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6.4: Weak Nuclear Force

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    The weak nuclear force manifests itself through nuclear \(\beta\) decay, \[n\rightarrow p+e^{-}+\overline{\nu}_e.\] The standard coupling for this theory is called the Fermi coupling, \(G_F\), after its discoverer. After the theory was introduced it was discovered that there were physical particles that mediate the weak force, the \(W^{\pm}\) and the \(Z^0\) bosons. These are very heavy particles (their mass is about 80 times the proton mass!), which is why they have such a small range – fluctuations where I need to create that much mass are rare. The \(W^{\pm}\) bosons are charged, and the \(Z^0\) boson is neutral. The typical \(\beta\) decay referred to above is mediated by a \(W^-\) boson as can be seen in the Feynman diagram in Figure \(\PageIndex{1}\). The reason for this choice is that it conserves charge at each point (the charge of a proton and a \(W^-\) is zero, the charge of an electron and a neutrino is -1, the same as that of a \(W^-\)).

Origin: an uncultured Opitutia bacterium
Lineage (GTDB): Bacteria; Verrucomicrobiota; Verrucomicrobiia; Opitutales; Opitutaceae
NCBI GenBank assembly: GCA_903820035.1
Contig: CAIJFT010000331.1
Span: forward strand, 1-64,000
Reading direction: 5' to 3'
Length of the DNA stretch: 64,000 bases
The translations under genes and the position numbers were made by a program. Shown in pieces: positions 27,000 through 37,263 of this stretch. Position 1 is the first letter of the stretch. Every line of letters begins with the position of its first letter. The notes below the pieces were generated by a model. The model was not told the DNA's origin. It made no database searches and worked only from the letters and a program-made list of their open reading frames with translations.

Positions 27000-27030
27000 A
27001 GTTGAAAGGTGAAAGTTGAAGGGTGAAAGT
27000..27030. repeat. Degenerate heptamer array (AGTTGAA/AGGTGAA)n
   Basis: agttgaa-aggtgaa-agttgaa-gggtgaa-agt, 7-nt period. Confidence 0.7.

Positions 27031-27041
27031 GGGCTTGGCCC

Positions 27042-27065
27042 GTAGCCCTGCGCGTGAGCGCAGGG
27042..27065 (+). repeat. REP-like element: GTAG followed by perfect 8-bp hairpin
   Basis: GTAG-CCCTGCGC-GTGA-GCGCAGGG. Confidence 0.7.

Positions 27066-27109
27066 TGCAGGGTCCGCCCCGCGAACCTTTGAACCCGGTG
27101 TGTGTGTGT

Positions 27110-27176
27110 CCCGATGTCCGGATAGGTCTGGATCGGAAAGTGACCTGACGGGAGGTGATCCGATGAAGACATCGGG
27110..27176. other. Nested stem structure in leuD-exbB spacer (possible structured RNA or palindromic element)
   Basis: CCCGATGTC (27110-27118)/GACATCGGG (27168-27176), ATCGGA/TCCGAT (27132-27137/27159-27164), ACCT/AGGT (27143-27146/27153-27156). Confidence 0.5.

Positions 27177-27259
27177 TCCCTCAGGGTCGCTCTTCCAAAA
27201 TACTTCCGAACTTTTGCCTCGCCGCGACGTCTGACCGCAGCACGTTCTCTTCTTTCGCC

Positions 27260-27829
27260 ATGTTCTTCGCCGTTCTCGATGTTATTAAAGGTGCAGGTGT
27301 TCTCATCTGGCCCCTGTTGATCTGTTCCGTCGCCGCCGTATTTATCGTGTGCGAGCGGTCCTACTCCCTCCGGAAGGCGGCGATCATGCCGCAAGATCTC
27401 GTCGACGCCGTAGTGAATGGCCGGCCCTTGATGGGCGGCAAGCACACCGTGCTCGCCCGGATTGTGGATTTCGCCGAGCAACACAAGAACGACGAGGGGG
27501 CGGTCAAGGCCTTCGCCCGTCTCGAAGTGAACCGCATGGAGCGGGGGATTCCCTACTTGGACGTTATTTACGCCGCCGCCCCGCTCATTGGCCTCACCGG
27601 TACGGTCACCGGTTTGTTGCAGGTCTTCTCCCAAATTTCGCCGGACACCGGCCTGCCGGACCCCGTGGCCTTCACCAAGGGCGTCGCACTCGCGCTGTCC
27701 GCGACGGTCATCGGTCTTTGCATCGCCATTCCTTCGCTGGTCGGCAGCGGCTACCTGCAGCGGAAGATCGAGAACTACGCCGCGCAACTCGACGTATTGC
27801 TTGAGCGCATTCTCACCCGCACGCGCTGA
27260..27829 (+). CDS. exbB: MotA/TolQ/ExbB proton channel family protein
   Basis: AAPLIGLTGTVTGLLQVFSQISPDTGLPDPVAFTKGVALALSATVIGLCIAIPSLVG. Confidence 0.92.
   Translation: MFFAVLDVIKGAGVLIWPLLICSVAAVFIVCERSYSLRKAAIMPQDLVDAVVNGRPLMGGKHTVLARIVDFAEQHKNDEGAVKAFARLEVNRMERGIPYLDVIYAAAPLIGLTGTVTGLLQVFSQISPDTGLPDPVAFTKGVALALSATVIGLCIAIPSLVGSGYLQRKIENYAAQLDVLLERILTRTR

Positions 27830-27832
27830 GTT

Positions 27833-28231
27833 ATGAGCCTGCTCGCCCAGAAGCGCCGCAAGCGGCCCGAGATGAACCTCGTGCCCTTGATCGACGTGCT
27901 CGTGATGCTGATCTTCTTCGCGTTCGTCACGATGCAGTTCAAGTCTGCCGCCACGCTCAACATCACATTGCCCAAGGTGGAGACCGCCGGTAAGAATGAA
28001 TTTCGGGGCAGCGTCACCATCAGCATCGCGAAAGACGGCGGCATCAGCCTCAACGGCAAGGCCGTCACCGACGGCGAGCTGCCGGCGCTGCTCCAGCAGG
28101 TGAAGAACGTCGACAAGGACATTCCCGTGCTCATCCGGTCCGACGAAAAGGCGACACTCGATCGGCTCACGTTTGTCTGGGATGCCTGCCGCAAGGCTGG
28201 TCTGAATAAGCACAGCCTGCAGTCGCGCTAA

Figure \(\PageIndex{1}\): The Feynman diagram for the weak decay of a neutron.

    This page titled 6.4: Weak Nuclear Force is shared under a CC BY-NC-SA 2.0 license and was authored, remixed, and/or curated by Niels Walet via source content that was edited to the style and standards of the LibreTexts platform; a detailed edit history is available upon request.